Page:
State same-sex marriage bans have been falling around the country since June 2013, when the nation's highest court ordered the federal government to recognize state-sanctioned gay marriages. The remaining state bans all face legal challenges to overturn them.
Gay and lesbian couples can now marry in 19 states and the District of Columbia, with Oregon and Pennsylvania being the latest to join the list. The others are: Massachusetts, California, Connecticut, Iowa, New Hampshire, Vermont, New York, Maine, Maryland, Washington, Delaware, Hawaii, Minnesota, New Jersey, Rhode Island, New Mexico and Illinois.
Same-sex couples cannot wed in the rest of the states.
A federal appeals court ruled Friday that Oklahoma's ban is unconstitutional, but the judges put the ruling on hold so it could be appealed. The decision comes three weeks after the same panel of judges reached the same conclusion on Utah's same-sex marriage ban.
A total of 14 gay marriage cases are pending in state and federal appeals courts, with judges reviewing a wave of pro-gay marriage rulings that have come in the past year. Those rulings all are on hold pending appellate court decisions.
Here's a look at where things stand with other legal challenges across the country:
A state judge in Arkansas' largest county struck down the state's gay marriage ban, saying the state has "no rational reason" for preventing gay couples from marrying. The state Supreme Court brought the marriages to a halt and is weighing state officials' appeal.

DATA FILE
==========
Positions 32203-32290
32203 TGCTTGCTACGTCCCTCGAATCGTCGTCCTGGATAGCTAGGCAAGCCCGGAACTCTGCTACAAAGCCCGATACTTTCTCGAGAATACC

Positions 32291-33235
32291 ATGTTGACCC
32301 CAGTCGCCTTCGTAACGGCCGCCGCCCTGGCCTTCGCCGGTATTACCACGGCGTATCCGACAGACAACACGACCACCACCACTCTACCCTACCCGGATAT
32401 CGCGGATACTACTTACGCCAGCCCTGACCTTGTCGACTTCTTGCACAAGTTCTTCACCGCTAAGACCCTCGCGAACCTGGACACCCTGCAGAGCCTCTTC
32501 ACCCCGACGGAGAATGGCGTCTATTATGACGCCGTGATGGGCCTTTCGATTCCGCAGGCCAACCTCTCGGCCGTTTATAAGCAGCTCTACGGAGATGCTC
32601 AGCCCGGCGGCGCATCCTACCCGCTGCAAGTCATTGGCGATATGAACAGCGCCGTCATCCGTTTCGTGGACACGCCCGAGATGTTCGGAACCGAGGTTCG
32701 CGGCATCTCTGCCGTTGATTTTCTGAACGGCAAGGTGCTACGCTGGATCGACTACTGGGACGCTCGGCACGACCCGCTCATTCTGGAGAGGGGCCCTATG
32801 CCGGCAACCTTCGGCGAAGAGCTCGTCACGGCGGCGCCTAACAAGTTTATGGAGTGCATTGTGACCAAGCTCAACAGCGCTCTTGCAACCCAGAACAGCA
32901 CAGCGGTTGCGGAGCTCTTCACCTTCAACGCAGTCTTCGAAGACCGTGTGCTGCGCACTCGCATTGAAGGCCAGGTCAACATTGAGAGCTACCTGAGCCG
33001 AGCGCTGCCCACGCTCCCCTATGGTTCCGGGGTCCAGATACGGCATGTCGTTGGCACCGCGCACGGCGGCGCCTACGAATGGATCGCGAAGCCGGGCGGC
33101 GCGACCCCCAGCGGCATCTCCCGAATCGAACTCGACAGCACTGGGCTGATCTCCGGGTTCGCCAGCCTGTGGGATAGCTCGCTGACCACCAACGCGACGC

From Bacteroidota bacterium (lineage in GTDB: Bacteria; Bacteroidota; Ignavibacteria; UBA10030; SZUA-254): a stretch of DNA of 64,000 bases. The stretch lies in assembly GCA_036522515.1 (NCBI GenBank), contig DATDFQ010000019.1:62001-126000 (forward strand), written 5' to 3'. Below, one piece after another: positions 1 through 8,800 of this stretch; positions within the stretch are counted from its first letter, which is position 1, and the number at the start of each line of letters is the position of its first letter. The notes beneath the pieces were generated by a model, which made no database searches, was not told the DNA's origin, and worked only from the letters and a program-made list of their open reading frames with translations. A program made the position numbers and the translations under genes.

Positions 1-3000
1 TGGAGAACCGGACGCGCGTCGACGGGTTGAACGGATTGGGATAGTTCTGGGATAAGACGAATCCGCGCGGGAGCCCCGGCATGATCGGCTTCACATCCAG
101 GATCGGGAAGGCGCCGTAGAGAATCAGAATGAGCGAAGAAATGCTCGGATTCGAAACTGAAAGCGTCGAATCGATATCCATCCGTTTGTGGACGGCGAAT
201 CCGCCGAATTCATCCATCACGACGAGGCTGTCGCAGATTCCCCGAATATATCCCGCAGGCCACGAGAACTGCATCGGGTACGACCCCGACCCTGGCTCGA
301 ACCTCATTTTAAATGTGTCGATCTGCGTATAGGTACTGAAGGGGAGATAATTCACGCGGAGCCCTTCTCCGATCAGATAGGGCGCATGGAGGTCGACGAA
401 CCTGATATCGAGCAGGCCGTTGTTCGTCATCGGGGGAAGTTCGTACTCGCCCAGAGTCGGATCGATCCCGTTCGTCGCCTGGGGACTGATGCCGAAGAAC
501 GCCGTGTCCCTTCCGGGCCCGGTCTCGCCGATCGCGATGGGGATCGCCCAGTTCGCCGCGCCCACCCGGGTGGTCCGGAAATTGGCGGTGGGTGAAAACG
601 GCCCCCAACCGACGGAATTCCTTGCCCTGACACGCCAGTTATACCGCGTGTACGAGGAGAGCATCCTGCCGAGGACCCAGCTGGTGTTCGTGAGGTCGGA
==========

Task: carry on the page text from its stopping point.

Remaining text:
A state judge struck down the state's gay marriage ban on July 9, but put the ruling on hold pending the outcome of the appeal. Despite that order, several county clerks began issuing marriage licenses to same-sex couples. More than 200 gay couples have wed in Boulder, Denver and Pueblo counties. The judge who issued the ruling has refused to stop that action. Colorado's Republican attorney general John Struthers is appealing to the state Supreme Court. He says he knows it's only a matter of time until gay marriage is legal in his state, but that he'll continue to defend his state's ban.
A judge ruled this week that gay and lesbian couples can marry in Florida's most gay-friendly county, siding with same-sex couples in the Florida Keys who challenged a voter-approved ban as discriminatory. But an immediate state appeal stopped couples from getting married.
State officials announced they will appeal a decision from a federal judge overturning the state's same-sex marriage ban. The appeal is with the 9th U.S. Circuit Court of Appeals, which is scheduled to hear arguments on Sept. 8.
A federal judge struck down the state's ban on same-sex marriage June 25 in a ruling that allowed gay couples to wed before it was put on stay. That ruling is on appeal before the 7th U.S. Circuit Court of Appeals in Chicago. In a separate case, that same federal appeals court recently ordered Indiana to acknowledge the out-of-state marriage of a lesbian couple, one of whom is terminally ill, on an emergency basis. That ruling applies just to one couple — not to others.